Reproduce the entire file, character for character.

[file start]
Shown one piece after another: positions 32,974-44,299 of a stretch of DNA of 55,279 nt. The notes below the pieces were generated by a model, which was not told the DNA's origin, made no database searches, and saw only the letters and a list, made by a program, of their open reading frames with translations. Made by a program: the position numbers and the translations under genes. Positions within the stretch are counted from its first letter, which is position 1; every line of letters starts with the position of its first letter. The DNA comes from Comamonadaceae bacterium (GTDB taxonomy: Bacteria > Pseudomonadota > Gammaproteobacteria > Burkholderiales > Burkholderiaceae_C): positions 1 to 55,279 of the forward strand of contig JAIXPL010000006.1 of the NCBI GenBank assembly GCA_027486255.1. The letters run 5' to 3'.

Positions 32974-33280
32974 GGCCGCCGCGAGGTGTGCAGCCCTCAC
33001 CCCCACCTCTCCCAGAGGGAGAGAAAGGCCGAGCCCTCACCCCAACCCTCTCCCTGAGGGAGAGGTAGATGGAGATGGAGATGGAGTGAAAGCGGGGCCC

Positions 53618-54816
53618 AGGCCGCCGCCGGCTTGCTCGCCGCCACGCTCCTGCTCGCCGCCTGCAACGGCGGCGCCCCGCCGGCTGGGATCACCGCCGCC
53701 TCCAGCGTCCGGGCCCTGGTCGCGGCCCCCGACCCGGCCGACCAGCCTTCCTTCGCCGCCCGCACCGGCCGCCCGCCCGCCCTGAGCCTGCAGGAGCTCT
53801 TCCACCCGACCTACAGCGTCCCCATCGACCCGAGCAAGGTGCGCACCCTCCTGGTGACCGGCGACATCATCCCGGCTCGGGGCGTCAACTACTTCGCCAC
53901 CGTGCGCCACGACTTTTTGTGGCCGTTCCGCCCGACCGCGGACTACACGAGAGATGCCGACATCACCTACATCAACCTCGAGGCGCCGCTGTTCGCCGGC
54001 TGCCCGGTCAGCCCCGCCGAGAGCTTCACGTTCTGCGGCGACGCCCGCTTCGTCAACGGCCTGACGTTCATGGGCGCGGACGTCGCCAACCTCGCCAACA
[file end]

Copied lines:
Shown one piece after another: positions 32,974-44,299 of a stretch of DNA of 55,279 nt. The notes below the pieces were generated by a model, which was not told the DNA's origin, made no database searches, and saw only the letters and a list, made by a program, of their open reading frames with translations. Made by a program: the position numbers and the translations under genes. Positions within the stretch are counted from its first letter, which is position 1; every line of letters starts with the position of its first letter. The DNA comes from Comamonadaceae bacterium (GTDB taxonomy: Bacteria > Pseudomonadota > Gammaproteobacteria > Burkholderiales > Burkholderiaceae_C): positions 1 to 55,279 of the forward strand of contig JAIXPL010000006.1 of the NCBI GenBank assembly GCA_027486255.1. The letters run 5' to 3'.

Positions 32974-33280
32974 GGCCGCCGCGAGGTGTGCAGCCCTCAC
33001 CCCCACCTCTCCCAGAGGGAGAGAAAGGCCGAGCCCTCACCCCAACCCTCTCCCTGAGGGAGAGGTAGATGGAGATGGAGATGGAGTGAAAGCGGGGCCC

Positions 53618-54816
53618 AGGCCGCCGCCGGCTTGCTCGCCGCCACGCTCCTGCTCGCCGCCTGCAACGGCGGCGCCCCGCCGGCTGGGATCACCGCCGCC
53701 TCCAGCGTCCGGGCCCTGGTCGCGGCCCCCGACCCGGCCGACCAGCCTTCCTTCGCCGCCCGCACCGGCCGCCCGCCCGCCCTGAGCCTGCAGGAGCTCT
53801 TCCACCCGACCTACAGCGTCCCCATCGACCCGAGCAAGGTGCGCACCCTCCTGGTGACCGGCGACATCATCCCGGCTCGGGGCGTCAACTACTTCGCCAC
53901 CGTGCGCCACGACTTTTTGTGGCCGTTCCGCCCGACCGCGGACTACACGAGAGATGCCGACATCACCTACATCAACCTCGAGGCGCCGCTGTTCGCCGGC
54001 TGCCCGGTCAGCCCCGCCGAGAGCTTCACGTTCTGCGGCGACGCCCGCTTCGTCAACGGCCTGACGTTCATGGGCGCGGACGTCGCCAACCTCGCCAACA